Supporting the Indigenous People of the Brazilian Amazon in Acre

Supporting the indigenous people of the Brazilian Amazon in Acre to preserve their knowledge and wisdom.

Claudia Community November 19, 2017 at 5:00 pm
Pledged of £9,000 goal
Days Left
  • Description
  • Updates
  • FAQ
  • Backers

The founders of the Edinburgh Shamanic Centre and the charity Community Foundation for Planetary Healing are currently supporting Leticia Yawanawa on her endeavour aiding the Apurina  people of the Brazilian Amazon. Leticia is the co-ordinator of the women’s association who defends indigenous rights and women’s rights in the Amazon. The Apurina elders would like to build a centre where they can gather and do healing work with their people. They also would like to have a space where they can teach their healing arts to the next generation. This project will support the indigenous people of Camicua in the state of Acre, within the Amazon region of Brazil.

The future health and welfare of humanity will be determined, to a great extent, by the fate of the rainforests. Tropical forest plants serve as vital resources for the eradication and prevention of diseases, but we could easily lose these plants as well as the traditional knowledge that can unlock their potential if tropical ecosystems and indigenous cultures are not preserved intact

In giving a donation you are helping preserve the culture of the indigenous people of the Amazon, which has a crucial global impact for healing medicines and for your own fellow human beings survival in the face of mass deforestation and the damage of the lungs of the world by logging and gold mining. One day we, or our family, may require healing from a vital plant found in this part of our world.

Approximately 7,000 medical compounds prescribed by Western doctors are derived from plants. Seventy percent of the 3,000 plants identified by the United States National Cancer Institute as having potential anti-cancer properties are endemic to the rainforest. Tropical forest species serve Western surgery and internal medicine in three ways. First, extracts from organisms can be used directly as drugs. For maladies ranging from nagging headaches to lethal contagions such as malaria, rainforest medicines have provided modern society with a variety of cures and pain relievers.

Quinine, an aid in the cure of malaria, is an alkaloid extracted from the bark of the cinchona tree found in Latin America.

From the deadly poisonous bark of various curare lianas, used by generations of indigenous peoples in Latin America, has been isolated the alkaloid d-turbocuarine, which is used to treat such diseases as multiple sclerosis, Parkinson’s disease and other muscular disorders. It also permits tonsillectomies, eye, abdominal and other kinds of surgery due to its anesthetic qualities.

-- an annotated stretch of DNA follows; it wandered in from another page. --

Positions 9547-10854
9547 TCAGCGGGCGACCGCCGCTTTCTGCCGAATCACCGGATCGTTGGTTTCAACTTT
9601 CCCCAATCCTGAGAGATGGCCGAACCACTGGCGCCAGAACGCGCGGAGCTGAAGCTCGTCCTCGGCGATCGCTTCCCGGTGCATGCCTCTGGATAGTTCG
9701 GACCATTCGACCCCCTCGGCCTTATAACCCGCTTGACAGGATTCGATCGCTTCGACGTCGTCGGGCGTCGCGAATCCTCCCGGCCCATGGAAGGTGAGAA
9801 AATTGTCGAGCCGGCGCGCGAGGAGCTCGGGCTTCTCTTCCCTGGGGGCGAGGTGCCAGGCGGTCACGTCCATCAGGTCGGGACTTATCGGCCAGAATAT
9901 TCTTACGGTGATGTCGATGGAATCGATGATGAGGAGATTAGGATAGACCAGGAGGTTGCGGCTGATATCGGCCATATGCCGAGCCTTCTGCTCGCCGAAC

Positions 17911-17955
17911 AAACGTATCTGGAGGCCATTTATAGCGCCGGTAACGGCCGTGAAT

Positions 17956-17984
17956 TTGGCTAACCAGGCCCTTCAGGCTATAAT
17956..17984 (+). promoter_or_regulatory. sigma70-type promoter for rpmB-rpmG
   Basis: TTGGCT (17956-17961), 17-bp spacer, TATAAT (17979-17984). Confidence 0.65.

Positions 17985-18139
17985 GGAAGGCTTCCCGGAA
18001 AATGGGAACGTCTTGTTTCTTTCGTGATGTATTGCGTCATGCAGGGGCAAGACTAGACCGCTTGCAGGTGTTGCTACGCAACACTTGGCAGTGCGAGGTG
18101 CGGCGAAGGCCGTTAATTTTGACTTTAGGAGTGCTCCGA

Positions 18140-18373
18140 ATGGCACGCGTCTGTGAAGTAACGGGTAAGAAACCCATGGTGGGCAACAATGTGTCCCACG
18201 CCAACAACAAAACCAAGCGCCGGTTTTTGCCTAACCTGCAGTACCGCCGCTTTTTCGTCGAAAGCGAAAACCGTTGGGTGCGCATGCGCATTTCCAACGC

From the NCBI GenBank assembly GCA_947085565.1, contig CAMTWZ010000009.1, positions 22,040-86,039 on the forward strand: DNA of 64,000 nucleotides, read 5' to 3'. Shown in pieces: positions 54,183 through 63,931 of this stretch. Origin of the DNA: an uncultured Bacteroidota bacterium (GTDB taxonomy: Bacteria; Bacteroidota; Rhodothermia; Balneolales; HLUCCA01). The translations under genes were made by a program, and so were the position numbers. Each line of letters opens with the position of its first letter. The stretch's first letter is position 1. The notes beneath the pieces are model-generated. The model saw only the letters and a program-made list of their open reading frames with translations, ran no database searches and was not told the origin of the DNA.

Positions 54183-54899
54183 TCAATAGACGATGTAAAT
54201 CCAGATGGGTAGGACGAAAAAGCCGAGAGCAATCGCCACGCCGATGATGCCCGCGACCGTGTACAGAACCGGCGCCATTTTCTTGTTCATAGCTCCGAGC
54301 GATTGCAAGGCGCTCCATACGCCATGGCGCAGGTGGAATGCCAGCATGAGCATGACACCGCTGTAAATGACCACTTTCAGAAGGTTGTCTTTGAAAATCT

Medicinal plants that shaman’s use for healing could conceivably be building blocks for new drugs or even cures for things like cancer or AIDS if we, as one humanity, work together supporting one another. It is not about one person profiting, it is about humanity coming together and truly supporting ancient cultures to thrive. If the indigenous people thrive, we thrive, if they don’t survive, we don’t survive. They are the guardians of what is left of our forests and they are the guardians of ancient forms of healing. By helping them, we are helping our children and future generations.

For thousands of years, indigenous groups have made extensive use of the materials contained in the rainforest to meet their health needs. Forest dwellers in the Amazon, for example, use around 6,500 different plants to treat their ills. Shamans were the first medical specialists in indigenous communities, and their traditional methods are known to be effective in treating both physical and psychological ailments. The World Health Organization estimates that 80 percent of the people in developing countries still rely on traditional medicine for their primary health care needs. Without money, access to, or faith in modern facilities, indigenous people depend on shamans, herbal healers, and rainforest plants for their survival. Shamans also play a crucial role in helping scientists to discover the potentials of plants. As one scientist has said, “Each time a medicine man dies, it is as if a library has been burned down”. There is much yet to be learned from local shamans, yet their individual and cultural survival is seriously threatened as modern loggers, miners, multinational corporations, and landless farmers invade and decimate the forest.

In supporting the building of this centre for the Apurina people in the Acre region of Brazil, you are having an immediate and direct impact on the survival of 18 tribes of the Amazon. In supporting this project you are not only preserving an endangered culture but saving the lives of a people who have lived for thousands of years in one of the most important areas for the continued ecological balance of our planet. When you tell other people what you have contributed to, you can raise your head with pride that you are making a significant difference to the indigenous people of the Brazilian Amazon and the ecological health of the world.

Thank you!